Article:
Former DA mayor Bongani Baloyi says party 'interfered' in senior municipal staff appointments

A spotlight on some controversial appointments under DA leadership

23 February 2024 - 20:49
Former DA mayor  Bongani Baloyi believes the DA is just as guilty as the ANC when it comes to cadre deployment..
Image: MASI LOSI Former DA mayor Bongani Baloyi believes the DA is just as guilty as the ANC when it comes to cadre deployment..

Former Midvaal mayor Bongani Baloyi believes the DA is not innocent in the practice of cadre deployment in government, saying DA-run municipalities could not appoint senior management staff without the approval of the party's federal executive. 

Baloyi, now leader of the Xiluva Party, told TimesLIVE when he was DA mayor of Midvaal, from 2013-2021 he was required to submit a list of candidates for municipal heads of departments to the party's federal executive (fedex) before making any appointments.

These positions included city manager, CFO, COO, chief audit executive, chief of police (for metros), chief of emergency services and head of communications and marketing. These are administrative positions and not executive roles which are political appointments. 

“When there was a vacancy for heads of departments, the municipality would undertake its recruitment process but before finalising I would have to write to the provincial leader John Moodey with the list of candidates which he would table at fedex. This was the standard procedure of the party,” he said. 

Baloyi said the municipality could not appoint the candidates without endorsement from the DA's federal executive. Former DA Gauteng leader Moodey confirmed Baloyi's statements but declined to comment further on the matter. 

“This practice hasn’t changed in the DA. If they have nothing to hide, they must release minutes of fedex and you will see that they practised the same cadre deployment that the ANC practised. The interference in appointment of senior staff is the same as the ANC. I used the rule of law to protect professional staff whenever I felt the party was overwhelming administration authority, “Baloyi said.

Baloyi said some of the Tshwane metro appointments were examples of interference by federal executives in administration. He said in 2016 the DA federal executive blocked the appointment of Lindiwe Kwele as city manager of Tshwane though she aced the interview processes.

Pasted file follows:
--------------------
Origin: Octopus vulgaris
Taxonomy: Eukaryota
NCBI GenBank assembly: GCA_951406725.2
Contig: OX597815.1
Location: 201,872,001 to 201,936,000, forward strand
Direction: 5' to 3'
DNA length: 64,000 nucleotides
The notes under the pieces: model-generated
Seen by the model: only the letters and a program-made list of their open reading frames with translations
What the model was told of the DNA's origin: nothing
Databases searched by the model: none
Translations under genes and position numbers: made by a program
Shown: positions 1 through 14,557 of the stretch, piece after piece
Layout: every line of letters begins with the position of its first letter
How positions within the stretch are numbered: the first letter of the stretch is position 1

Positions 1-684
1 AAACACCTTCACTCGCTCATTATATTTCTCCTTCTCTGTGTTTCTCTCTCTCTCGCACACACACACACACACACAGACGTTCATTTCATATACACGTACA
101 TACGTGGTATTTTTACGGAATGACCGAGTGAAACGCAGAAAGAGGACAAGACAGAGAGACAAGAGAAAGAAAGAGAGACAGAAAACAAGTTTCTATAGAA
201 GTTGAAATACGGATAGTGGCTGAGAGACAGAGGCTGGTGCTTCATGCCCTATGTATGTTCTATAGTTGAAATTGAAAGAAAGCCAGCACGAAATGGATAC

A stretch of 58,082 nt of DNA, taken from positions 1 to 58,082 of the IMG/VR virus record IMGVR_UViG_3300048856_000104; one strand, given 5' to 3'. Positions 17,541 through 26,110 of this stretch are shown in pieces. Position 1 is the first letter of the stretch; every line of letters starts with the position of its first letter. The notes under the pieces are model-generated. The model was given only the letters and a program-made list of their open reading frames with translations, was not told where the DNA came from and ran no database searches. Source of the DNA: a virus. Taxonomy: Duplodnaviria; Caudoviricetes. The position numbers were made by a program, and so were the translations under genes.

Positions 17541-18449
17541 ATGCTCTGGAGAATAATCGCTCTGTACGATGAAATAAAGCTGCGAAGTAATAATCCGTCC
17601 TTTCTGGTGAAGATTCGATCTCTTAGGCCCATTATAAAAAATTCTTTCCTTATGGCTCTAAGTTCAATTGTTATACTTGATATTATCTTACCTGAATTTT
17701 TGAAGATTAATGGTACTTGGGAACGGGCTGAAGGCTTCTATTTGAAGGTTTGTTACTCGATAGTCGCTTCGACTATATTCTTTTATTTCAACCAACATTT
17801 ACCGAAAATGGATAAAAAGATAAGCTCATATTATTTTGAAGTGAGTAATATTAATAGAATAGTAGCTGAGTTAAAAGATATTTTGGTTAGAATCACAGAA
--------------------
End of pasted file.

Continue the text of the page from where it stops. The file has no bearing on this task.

The municipality restarted the process and appointed Moeketsi Mosola, who left the municipality after a scandal involving an alleged R12bn irregular tender granted to engineering consulting company GladAfrica. This was during Solly Msimanga's tenure as mayor.

Tshwane metro's chief of staff Marietha Aucamp resigned in 2018 after she was appointed to the top position without the necessary qualifications.

According to the public protector's report which probed irregular appointments in the Tshwane metro, Aucamp stated that she was never asked about her qualifications by the interview panel. Msimanga and then MMC for corporate and shared services Cilliers Brink, who is the current mayor, were part of the panel which interviewed her. 

The appointment of Msimanga's office executive head Stefan de Villiers, who scored the position without meeting the basic requirements and only had qualifications as a personal trainer, was also found to be irregular by a forensic probe.

“The executive mayor (Msimanga) and his panel did not apply their minds to these transgressions as they solely relied on the advice and information by [Gerald] Shingange, the senior HR official,” the public protector report on irregular appointments read. 

DA leader John Steenhuisen has refuted Baloyi's comments that the DA has practised cadre deployment. 

“The DA has never interfered in selecting municipal managers or senior municipal managers in any municipality ever. There are no minutes that would record that because those deliberations did never take place.

“The sole thing mayors were required to produce was to indicate the process that was followed. This was to precisely avoid a situation where a mayor or a potential coalition could end up with a Floyd Brink or someone like that being punted for a senior position and to make sure the processes followed were fair,” he said.